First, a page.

In a world of virtualization, should Windows host Linux or should Linux host Windows?

This is actually a question that I was giving a lot of thought to while recovering from back surgery? Why?
Written by David Berlind, Inactive

This is actually a question that I was giving a lot of thought to while recovering from back surgery? Why? As you may know, I'm an insanely huge proponent of using virtual machine technology like VMWare's VMWare Workstation 5.5 on desktop and notebook computers.  I've covered the reasons why, ad nauseum On the upside, VMWare makes a Linux version of its Workstation virtualization software. here, here, and here so I won't beat that horse anymore.  But, using VMWare Workstation while I was out, a dialog popped up more than once that I was running out of virtual memory.  I had three virtual machines running simultaneously, each with several applications open at the same time doing a variety of things (email, web browsing, word processing, spreadsheets, etc.).  Admittedly, I was deep in power user territory but it still caused me to stop and consider the configuration that sat in front of me.  I essentially had four copies of Windows running on one system.  One was the operating system that was running on the bare metal and the other three were the VMWare virtual machines being hosted by the first.   That first version of Windows -- the one running on the bare metal -- had me wondering whether or not I was needlessly consuming system resources with a full blown copy of Windows that didn't need consuming.  Even though none of my applications were running on that first copy (all my apps run in the VMs), that doesn't mean its not stealing valuable resources from the VMs it was hosting.   Windows, after all, isn't exactly a lightweight OS.  Not only that, just for safe measure, it's also running a few additional items such as McAfee's AntiVirus and Personal Firewall software -- eating even more resources.

One of the great advantages of Linux is how, when you're setting up a system, you can strip all of the bloat except for only those components that you need to support whatever you plan to run on the box.  This versatility -- something that's not really available with Windows -- has allowed server administrators to build some pretty lean and mean servers that reserve as many resources as possible for the application rather than for the operating system.  Ideally then, when staring at the configuration in front of me, maybe the best configuration is one where, instead of running Windows on the bare metal, I'm running Linux on the bare metal and furthermore, a trimmed down version of Linux that's designed to support little more than the running of VMWare's virtual machine and any other key accouterments (network drivers, graphics, etc.).   One advantage of Linux is that it's practically never the target of malware.  So, not only would a lean mean version of Linux conserve system resources just by virtue of being Linux, I would probably end up doing without having an anti-virus solution.  Linux comes with a built-in firewall and I could choose to activate it, or not.   Chances are though, with Linux on the bare metal on a machine that's already behind a router/firewall, additional, resource hogging, security software would not be necessary.  That's not to say that I won't be running A/V and Firewall software on the Windows-based VMs.  There, you need the security.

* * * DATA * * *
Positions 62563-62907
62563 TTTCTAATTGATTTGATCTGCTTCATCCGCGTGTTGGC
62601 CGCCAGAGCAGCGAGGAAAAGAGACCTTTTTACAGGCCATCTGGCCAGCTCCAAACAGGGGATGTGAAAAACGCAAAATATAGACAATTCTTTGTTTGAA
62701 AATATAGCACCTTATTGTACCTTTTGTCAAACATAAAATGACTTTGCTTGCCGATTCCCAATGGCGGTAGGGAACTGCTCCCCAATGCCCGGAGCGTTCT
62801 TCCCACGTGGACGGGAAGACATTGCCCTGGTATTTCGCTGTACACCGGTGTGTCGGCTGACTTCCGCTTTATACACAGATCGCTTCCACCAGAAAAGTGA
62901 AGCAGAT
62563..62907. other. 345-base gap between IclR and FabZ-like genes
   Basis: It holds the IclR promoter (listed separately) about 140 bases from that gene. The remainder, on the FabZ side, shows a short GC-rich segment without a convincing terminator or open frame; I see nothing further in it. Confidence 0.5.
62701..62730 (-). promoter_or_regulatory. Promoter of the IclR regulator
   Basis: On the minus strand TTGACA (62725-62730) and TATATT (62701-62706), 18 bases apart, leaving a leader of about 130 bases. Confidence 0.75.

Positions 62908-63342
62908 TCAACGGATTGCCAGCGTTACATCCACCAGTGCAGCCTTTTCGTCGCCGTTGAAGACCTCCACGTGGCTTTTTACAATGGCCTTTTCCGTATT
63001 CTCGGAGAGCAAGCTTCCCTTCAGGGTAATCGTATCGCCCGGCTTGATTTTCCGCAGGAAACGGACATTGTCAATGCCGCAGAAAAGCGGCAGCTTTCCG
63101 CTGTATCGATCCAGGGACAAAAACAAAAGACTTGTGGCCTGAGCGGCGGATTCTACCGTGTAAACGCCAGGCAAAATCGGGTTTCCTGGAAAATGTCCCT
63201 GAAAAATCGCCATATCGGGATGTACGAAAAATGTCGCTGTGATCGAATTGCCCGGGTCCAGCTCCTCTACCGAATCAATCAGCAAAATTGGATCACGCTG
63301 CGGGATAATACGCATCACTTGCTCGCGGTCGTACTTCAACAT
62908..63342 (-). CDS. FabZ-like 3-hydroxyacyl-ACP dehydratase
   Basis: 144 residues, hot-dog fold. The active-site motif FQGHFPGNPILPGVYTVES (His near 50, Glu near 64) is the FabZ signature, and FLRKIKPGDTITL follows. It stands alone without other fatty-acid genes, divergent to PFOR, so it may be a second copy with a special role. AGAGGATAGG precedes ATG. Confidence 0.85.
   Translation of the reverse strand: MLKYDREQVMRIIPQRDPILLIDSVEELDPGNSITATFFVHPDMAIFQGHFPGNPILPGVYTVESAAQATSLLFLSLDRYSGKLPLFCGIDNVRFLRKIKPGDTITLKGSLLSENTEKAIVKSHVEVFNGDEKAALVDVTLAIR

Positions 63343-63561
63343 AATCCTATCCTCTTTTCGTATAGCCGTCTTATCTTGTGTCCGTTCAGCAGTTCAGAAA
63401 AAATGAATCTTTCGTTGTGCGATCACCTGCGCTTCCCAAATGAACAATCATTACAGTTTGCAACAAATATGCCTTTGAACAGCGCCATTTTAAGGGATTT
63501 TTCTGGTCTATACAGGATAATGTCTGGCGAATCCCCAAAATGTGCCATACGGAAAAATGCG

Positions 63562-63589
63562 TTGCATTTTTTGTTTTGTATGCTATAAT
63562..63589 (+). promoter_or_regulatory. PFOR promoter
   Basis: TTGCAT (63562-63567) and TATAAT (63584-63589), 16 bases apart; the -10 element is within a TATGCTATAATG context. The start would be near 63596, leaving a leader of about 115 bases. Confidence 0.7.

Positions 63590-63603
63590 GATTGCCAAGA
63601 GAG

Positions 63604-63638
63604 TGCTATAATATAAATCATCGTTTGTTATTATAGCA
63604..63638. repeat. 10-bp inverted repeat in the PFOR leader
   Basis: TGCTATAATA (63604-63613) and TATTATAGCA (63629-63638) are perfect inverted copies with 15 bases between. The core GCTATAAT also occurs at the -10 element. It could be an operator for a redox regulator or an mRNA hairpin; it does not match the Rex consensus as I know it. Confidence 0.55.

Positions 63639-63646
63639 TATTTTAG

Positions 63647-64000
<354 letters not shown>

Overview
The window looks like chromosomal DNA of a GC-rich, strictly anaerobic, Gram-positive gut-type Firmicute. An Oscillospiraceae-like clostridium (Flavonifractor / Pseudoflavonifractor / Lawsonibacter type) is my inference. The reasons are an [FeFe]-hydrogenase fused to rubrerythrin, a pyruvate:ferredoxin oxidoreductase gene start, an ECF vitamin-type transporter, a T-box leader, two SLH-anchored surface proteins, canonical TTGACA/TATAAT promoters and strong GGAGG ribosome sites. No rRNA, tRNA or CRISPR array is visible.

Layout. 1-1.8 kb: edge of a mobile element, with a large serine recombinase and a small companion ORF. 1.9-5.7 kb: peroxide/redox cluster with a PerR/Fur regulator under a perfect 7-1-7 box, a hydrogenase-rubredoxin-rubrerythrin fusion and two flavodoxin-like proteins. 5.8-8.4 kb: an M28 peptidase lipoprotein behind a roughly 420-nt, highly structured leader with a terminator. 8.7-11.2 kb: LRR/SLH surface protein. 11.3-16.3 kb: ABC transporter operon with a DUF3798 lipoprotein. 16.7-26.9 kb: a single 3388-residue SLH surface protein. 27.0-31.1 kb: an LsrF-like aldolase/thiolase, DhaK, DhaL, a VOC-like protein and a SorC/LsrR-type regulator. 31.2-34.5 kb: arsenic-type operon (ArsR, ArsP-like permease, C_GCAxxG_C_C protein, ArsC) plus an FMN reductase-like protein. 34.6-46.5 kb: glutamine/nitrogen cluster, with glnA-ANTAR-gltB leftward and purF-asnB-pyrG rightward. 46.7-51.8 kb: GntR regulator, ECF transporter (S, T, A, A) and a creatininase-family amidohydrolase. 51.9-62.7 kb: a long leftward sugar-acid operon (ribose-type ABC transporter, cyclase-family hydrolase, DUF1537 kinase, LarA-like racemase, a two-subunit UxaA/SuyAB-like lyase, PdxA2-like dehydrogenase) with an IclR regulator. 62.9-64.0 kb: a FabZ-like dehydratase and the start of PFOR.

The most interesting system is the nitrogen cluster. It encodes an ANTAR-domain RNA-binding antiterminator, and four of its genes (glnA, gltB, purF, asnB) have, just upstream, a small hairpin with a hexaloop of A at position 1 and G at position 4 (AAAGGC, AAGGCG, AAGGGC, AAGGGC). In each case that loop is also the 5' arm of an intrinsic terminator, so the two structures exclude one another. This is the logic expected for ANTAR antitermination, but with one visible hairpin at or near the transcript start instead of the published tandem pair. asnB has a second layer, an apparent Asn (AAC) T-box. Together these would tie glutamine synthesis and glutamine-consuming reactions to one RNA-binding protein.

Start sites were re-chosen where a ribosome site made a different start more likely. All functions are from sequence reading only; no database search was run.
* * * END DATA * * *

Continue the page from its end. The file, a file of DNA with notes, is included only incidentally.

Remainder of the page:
On the upside, VMWare makes a Linux version of its Workstation virtualization software.   On the downside though, VMware workstation largely depends on the host operating system to deal with things like graphics, USB, and things like Bluetooth (driver level stuff).  So, whereas Windows is nicely supported on just about any system (desktop or notebook), you may not necessarily get the driver level support you need if you rip Windows off the bare metal and replace it with Linux.   In other words, research your notebooks and desktops before picking a system.  

Why bring this up now? Well, I thought it was interesting that Microsoft announced today that it's going to support Linux as one of the operating systems that people will be able to run on Virtual Server 2005 R2.   Perhaps its a matter of taste since running virtual machines (Windows or Linux) on a Linux host requires a fair amount of Linux expertise that most Windows Server administrators don't have.  But I can't help but wonder if servers are better off being configured the other way around where Linux is the bare metal host OS that can be tweaked to resource perfection and Windows or Linux runs in the virtual  machines that run on top of that host OS.  If you have experience in these matters or findings to share -- either on the desktop or server side -- I'd love to hear from you. 

Editorial standards